Sir Charles Gerard’s Regiment of Foot

Another wargamer's favourite, on account of having an interesting flag. Their flag is often shown as blue and yellow, although the 'yellow' might more properly be a browny gold (Symonds described as 'fillemot' rather than 'or'). The flag also has a central laurel wreath design - the significance of this is unknown.

Raised in Lancashire at the outbreak of war, initially part of the Earl of Derby’s army, they marched south and served with the Oxford Army.
Fought at the siege of Manchester, Edgehill (where Gerard was badly wounded), present at the Turnham Green standoff before garrisoning Oxford. Took part in Rupert's storming of Cirencester, and possibly Birmingham too. 

Gerard was wounded (again) at the siege of Lichfield. The Regiment besieged Reading, fought at First Newbury, and they were led at Cheriton by Lt Col Windebank; Gerard retaking command for a number of sieges and stormings (Kidwelly Casstle, Carmarthen, Cardigan, Newcastle Emlyn, Laugharne Castle, Roch Catle, Haverfordwest and Pembroke). 

Late 1644 the Regiment was garrisoned at Bletchington House, once again under the command of Lt Col Windebank - which coincided with Gerard being wounded, yet again, this time at Newark.

Gerard's courage and ruthlessness in battle were noticed by Prince Rupert, and he become one of the select group of "Swordsman" officers favoured by the Prince.
Painted by Alan Tuckey, basing by my own fair hand

Gerard accompanied the King on his last marches of 1645 as a brigade commander and fought at Rowton Heath. He remained loyal to Prince Rupert during the Prince's court-martial at Newark in October 1645, during which he denounced Rupert's enemy Lord Digby as a traitor. Gerard was dismissed from the King's service along with other officers loyal to Rupert. He was pardoned early in 1646 and fought in the final siege of Oxford in June 1646 after which he went abroad with Prince Rupert and Prince Maurice.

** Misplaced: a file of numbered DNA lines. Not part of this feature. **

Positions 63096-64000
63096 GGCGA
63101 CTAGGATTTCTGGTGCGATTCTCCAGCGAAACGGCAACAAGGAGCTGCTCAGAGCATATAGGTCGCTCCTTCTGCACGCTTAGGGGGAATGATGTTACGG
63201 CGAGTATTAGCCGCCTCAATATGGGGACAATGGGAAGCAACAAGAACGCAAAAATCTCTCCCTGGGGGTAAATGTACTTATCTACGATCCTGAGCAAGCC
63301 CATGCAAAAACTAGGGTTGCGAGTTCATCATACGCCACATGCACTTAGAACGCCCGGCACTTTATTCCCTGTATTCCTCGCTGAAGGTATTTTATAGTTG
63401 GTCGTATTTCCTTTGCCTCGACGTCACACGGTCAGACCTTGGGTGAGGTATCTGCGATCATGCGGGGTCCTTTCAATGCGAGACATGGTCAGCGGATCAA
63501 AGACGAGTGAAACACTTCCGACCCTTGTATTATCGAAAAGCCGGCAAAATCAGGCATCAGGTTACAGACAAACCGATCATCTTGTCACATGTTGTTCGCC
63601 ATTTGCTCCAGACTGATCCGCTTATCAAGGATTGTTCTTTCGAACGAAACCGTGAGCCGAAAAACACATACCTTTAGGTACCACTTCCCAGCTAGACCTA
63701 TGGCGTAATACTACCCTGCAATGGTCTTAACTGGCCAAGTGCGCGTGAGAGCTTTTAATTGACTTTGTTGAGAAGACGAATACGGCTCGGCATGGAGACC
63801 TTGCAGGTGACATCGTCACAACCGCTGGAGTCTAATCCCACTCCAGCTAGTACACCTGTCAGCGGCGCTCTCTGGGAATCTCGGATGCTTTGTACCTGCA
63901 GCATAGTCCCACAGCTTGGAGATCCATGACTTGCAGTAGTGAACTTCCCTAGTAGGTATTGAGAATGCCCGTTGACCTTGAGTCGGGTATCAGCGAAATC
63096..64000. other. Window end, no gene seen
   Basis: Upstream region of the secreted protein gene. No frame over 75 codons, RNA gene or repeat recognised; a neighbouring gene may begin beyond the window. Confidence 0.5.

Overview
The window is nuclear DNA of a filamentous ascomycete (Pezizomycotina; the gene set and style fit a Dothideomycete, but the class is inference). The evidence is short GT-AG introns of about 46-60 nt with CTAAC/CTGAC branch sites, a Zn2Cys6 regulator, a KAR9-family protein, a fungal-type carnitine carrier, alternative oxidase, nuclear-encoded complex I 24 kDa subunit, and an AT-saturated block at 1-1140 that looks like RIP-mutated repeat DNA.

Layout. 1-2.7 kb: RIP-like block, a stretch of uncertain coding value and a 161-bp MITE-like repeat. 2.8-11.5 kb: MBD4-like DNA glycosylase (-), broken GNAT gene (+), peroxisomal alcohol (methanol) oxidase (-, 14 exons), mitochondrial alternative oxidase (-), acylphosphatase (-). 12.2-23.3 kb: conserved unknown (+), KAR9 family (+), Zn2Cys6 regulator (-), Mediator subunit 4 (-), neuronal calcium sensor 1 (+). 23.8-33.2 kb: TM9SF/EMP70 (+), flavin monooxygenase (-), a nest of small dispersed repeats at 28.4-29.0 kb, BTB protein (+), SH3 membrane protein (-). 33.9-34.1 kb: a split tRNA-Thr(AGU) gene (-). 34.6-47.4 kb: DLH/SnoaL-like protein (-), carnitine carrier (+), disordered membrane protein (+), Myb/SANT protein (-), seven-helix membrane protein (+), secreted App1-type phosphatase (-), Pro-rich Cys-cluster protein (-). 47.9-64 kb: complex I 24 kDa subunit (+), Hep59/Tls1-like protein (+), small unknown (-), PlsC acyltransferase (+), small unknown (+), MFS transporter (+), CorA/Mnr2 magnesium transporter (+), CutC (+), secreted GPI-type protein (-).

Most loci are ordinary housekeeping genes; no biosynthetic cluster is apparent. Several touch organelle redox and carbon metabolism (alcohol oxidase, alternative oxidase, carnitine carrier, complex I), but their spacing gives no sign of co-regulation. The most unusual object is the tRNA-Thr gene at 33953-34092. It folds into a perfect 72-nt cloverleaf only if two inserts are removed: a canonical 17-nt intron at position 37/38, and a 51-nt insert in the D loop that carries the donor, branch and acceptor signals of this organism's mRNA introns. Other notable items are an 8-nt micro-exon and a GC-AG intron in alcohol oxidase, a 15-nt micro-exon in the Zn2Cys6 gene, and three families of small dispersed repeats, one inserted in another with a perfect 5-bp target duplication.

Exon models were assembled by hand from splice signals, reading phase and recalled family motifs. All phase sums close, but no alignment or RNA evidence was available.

Gerard was frequently engaged in plots against Cromwell; his cousin Colonel John Gerard was executed in July 1654 for his involvement in one of these plots. Gerard also served in the French army and would go on to command a troop of cavalry in Charles II's Royalist army in Flanders during 1657-8.
When Charles II entered London at the Restoration in 1660, Gerard rode at the head of the King's Horse Guards. Promoted to the earldom of Macclesfield in 1679. Accused of involvement in Monmouth's Rebellion he had to flee the country to avoid arrest.
He returned at the head of the King's Lifeguard in 1688 with William of Orange in 1688.

He died in January 1694 and is buried in Westminster Abbey.

Comments

  1. Lovely... liked the regiment o much I painted them twice.. two scales.. :o)

    ReplyDelete
  2. What an amazing career Gerard had; great background KYPD.

    ReplyDelete
  3. What an interesting career Gerard had. Thanks Radar.

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